The 700346 restored bracket that has nuts and bolts, not rivets, fixing the rubber strip has had the original rivets drilled out, a new rubber strip inserted and the rivets replaced with 6 BA Pan-head bolts and nuts. In many cases when the rubber perished or became brittle these brackets were thrown away so they are now uncommon. Drilling out the rivets neatly and without damage to the parts is not so easy but is a very reasonable modification as it has made it possible to replace the rubber strip when necessary. 4 BA roundhead bolts would look better being about the same size as the original rivet. Please also note this replacement rubber strip in the restored bracket is a fraction too short as the hole for the bump-stop rubber does not contact the flanged plates in the right place. The bump-stop plate end is to low being below the crescent edge. The original unrestored riveted bracket may be a little at fault because the rubber strip has stretched a little but is close to the correct position.
I had no idea what was the original orientation of the bracket and horn when bolted together but fortunately Chris Gould sent me photographs of the horn and bracket that came with his car but were not fitted to it when he purchased it in 1961. We believe this is an original horn and bracket but these things can rarely be proved so and corroboration would be very useful. Do any other Archive members have the same arrangement? Please let us know if you have or have something similar.
The photographs show the bracket with the bump-stop facing forwards and the horn bolted to it with a longer bolt than the others on the horn rim (bezel) and a spacer sleeve to create a gap which prevents the bump-stop from contacting the horn. The bezel is also cut away to create more clearance.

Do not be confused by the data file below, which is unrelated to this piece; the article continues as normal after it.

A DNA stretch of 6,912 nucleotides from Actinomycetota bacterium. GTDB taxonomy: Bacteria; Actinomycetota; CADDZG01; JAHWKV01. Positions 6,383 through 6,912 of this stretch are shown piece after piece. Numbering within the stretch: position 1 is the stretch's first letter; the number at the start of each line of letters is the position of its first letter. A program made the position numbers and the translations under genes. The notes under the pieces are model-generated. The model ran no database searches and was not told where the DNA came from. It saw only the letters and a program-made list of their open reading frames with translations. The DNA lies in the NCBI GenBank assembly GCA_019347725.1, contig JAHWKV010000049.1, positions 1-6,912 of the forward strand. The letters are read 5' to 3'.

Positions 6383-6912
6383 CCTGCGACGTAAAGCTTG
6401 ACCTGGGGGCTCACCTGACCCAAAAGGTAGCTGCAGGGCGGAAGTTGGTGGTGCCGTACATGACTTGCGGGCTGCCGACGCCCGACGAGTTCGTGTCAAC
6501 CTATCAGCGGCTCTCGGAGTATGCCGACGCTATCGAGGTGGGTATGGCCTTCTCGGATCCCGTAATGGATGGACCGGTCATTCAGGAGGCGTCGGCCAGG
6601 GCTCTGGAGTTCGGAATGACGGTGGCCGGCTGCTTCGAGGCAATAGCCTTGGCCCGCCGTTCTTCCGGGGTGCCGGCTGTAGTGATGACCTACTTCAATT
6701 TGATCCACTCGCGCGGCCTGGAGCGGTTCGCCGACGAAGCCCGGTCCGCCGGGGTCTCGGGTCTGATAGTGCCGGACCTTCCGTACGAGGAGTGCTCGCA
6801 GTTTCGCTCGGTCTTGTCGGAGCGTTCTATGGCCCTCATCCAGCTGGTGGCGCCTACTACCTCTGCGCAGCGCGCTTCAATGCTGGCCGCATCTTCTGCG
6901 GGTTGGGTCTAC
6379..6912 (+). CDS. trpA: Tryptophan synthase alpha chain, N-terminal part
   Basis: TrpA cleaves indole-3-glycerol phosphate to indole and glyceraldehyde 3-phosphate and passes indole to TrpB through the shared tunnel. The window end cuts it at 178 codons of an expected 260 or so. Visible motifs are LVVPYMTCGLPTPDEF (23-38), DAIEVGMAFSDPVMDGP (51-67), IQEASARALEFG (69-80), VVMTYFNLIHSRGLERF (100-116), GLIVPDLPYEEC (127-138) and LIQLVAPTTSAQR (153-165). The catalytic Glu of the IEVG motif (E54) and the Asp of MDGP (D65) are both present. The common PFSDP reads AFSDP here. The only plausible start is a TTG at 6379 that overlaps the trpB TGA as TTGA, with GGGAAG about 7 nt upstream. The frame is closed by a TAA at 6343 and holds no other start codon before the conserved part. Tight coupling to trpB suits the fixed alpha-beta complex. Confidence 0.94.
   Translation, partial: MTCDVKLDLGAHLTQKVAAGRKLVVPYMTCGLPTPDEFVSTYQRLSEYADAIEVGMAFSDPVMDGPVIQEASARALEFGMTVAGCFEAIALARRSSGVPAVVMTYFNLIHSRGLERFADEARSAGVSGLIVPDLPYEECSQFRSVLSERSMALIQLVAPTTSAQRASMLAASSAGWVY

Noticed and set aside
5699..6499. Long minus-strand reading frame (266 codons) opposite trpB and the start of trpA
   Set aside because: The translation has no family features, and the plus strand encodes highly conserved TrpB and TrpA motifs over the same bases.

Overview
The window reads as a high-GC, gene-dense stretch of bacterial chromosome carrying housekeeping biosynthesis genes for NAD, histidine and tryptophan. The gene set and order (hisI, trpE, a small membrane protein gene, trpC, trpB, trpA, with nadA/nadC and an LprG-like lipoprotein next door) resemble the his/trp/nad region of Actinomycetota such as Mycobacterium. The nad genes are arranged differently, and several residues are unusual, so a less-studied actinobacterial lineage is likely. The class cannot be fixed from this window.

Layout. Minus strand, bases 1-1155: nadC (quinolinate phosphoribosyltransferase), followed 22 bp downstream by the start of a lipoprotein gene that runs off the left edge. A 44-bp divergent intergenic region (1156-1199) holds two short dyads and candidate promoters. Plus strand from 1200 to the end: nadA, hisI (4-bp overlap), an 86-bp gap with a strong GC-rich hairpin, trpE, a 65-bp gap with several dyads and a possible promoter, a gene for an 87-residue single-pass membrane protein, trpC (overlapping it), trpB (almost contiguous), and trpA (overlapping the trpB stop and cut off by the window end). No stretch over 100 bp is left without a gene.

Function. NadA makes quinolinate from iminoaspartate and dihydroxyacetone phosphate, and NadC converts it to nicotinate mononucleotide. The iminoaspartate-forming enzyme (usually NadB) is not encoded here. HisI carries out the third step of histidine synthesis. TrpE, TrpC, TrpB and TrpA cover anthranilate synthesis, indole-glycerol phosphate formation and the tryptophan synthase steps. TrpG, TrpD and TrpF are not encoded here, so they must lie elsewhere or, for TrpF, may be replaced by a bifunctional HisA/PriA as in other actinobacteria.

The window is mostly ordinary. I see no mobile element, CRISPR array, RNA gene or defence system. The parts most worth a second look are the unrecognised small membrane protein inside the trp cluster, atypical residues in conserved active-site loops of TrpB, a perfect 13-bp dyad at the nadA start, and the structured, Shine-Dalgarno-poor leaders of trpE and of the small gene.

Chris has kindly provided me with the following information:
The two bolts that fix the horn to the mounting bracket are 1 and 1/8 inch long measured from below the Fillister head, which could be 1BA. They have a strange thread, not BSF, or metric, about 5mm diameter. We need to find out! The spacers are square being 11/32nd inch (8.731mm) each side and ½ inch long. The hole along the length of the spacer is 17/64th inch
I do not know the model number for this horn, nor do I know the depth or length of the cut away on the horn bezel. Can anyone help? Usually New Alto horns pre-war had an HF7 number stamped on the circumferential flange of the bezel e.g. HF722, Hf7228 or HF7236. Whether the Alto horn had the same number system is also unknown to me or even if it ever existed but as mentioned earlier there should be one for its presumed successor to be the “New Alto”.
Do any of you have knowledge or documentation to help sort this out? Please let us know.
Thanks to Charles. Please let us know if YOU have potential texts on your explorations to upload here. This resource is a share in which we must all play our bit, however small.
Addendum from DKJ 851:
There was indeed an “old” Lucas Alto horn (photos below), an expensive & nice quality item by all accounts and available through the 1920’s and 30’s (no precise dates, sorry). The “New” Alto was launched in 1930 so it seems improbable the original Alto was ever used on the Nippy or ’65. As Charles states, pre-war “New Altos” have a type number beginning HF7, conveniently distinguishing them from later models. A considerable number of variations were produced with different terminal arrangements, threads and materials. I’m afraid I don’t know which was original fit for the Nippy. Info source: “Taff The Horns”.
n.b. Taff has now retired, but passed all his stock to Terence Jones (email@example.com) who may well be able to help restorers with spare parts, gaskets or even complete horns.
By my measurement the filister head screws which hold the horn together are 5.3mm OD x 28 tpi which would make them 1BA or at a pinch 7/32″ BSF.